Why Industrial Couplers Aren't Commodities?

Maybe We Should Ask If Couplers Can Be Procured on the Basis of Cost Only

By John Rezabeck

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When fieldbus pioneers expressed concerns about single points of failure in simple two-wire buses, Relcom engineered and patented the "SpurGuard," a compact assembly that could be substituted for pluggable terminals on their wiring blocks. Any "spur" (what fieldbus calls a single-pair drop to a device) fitted with a "SpurGuard" could sustain a water-logged or otherwise short-circuited condition without cratering the whole network.

SpurGuards were expensive, so Relcom and its competitors began to design and manufacture "couplers," wiring blocks pre-fitted with short-circuit protection for each spur. Since about 2009, end users have been able to choose from a wide selection of couplers that are registered and tested by the Fieldbus Foundation. So can couplers be procured on the basis of cost only?

There are distinctions. If you're creating a wiring block or "brick," you have to make choices regarding how many spurs you can wire to each brick.

See Also: Fieldbus Couplers Protect Automatically

Pepperl+Fuchs has one of the wider selections of bricks, which can be purchased with 4, 6, 8, 10 or 12 spurs per brick. P+F and Phoenix Contact go a step further to optimize scalability in their lines of snap-together modular coupler hardware. Both P+F's RM-SP* line and Phoenix Contact's FB-ET lines allow you to build up couplers with between two and 26 spurs. A pluggable bus rail extends the bus for up to a half-dozen more modules, each extending the base unit in increments of four spurs. These solutions may provide the optimal solution for those who want to minimize junction box size.

I used to think the original Relcom "Megablock" had a comforting ruggedness due to its physical mass, but Relcom's Cyrus Kelly explains the "heft" came from "potting"—encasing the entire electronics assembly in a substance that sealed the circuitry from its environment. Cyrus's research revealed that potting was no better than the significantly more cost-effective technique of "conformal coating" —sealing the circuit with what amounts to a coating of a similar non-conductive substance, such as  acrylic lacquer. In other enhancements to the second generation of bricks, Relcom engineers reduced the component count by 35%, which can be broadly tied to a proportional increase in mean time between failures (MTBF). So perhaps "heft" isn't an infallible indicator of reliability or ruggedness.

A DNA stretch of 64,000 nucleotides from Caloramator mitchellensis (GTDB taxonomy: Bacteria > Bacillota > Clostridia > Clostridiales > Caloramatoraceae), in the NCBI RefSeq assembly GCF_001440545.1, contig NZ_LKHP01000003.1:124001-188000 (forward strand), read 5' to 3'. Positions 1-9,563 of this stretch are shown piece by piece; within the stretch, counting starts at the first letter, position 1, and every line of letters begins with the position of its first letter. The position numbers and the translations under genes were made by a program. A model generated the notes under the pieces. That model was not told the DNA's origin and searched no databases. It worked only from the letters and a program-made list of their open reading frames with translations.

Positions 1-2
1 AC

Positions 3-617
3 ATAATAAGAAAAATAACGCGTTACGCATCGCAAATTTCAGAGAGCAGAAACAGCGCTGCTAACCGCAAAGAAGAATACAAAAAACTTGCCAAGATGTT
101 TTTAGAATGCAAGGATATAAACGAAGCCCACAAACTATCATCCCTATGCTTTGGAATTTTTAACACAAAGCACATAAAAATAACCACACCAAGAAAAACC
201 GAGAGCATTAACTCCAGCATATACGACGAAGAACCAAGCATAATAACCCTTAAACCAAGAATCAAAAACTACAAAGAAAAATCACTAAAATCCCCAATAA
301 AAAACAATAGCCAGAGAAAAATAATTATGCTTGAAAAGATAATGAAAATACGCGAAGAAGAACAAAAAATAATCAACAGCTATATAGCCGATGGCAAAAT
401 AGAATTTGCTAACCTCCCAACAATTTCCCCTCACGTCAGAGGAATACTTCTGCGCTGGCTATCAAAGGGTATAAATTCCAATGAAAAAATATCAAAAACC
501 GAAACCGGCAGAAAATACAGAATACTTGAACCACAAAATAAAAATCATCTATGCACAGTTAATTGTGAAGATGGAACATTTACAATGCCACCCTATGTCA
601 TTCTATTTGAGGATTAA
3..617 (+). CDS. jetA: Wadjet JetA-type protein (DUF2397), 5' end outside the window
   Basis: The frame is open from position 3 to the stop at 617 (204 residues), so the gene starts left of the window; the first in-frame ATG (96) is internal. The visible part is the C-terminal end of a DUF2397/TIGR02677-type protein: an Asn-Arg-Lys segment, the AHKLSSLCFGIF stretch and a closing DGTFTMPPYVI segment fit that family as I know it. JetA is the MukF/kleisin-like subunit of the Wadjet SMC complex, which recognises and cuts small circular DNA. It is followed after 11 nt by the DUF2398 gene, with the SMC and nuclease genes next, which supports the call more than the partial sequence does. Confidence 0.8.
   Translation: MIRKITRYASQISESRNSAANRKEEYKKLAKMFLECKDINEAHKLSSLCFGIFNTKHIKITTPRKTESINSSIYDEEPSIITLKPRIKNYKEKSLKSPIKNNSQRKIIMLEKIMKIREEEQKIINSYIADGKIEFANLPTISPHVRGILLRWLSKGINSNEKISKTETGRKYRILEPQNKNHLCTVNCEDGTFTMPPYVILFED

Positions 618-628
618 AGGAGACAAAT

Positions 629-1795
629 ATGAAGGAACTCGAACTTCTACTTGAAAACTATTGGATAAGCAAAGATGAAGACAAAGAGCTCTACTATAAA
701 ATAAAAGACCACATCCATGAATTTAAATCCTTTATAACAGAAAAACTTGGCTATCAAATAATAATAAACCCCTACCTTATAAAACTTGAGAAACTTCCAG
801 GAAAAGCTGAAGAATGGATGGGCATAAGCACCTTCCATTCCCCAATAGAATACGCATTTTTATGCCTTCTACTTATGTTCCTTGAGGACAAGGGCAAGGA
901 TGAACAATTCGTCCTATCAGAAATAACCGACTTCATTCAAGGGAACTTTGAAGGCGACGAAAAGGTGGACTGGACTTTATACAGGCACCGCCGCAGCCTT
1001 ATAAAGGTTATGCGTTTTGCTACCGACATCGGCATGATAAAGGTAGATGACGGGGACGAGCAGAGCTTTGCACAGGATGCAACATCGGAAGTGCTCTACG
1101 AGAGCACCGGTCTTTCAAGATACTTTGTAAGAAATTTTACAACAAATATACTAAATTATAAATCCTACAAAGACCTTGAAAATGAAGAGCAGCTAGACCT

MooreHawke's couplers are extremely rugged. The case of the TG200 series is metal, and an eight- or 12-block spur block might break a toe if you dropped it on your foot. MooreHawke also has unique "auto terminator" circuitry that adds the required impedance-matching terminator at the furthest end of the trunk automatically. While other couplers may add a short-circuit load of 50 mA to 60 mA when a spur is shorted, MooreHawke couplers add only a few, once a short-circuit is detected.

See Also: Wire, Cable and Connectors Are Crucial

R. Stahl offers another line of couplers that have low-quiescent short-circuit current. This can be a factor when one is computing the maximum power budget for a segment: The 30 mA you save could facilitate adding an additional device or allow test equipment to be connected without causing communication errors. Stahl couplers also have special accommodations to limit inrush current when powering up an entire segment, and circuitry to tolerate more than one short circuit without an increase in the total current load.

Cobalt Process doesn't believe in salesmen and caters to savvy end users who know what they want and don't want to pay for marketing overhead.

Arguably, any of the certified couplers will be one of the most reliable components of one's fieldbus networks. But there are ample features and distinctions that have their appeal for individual users and cultures. 

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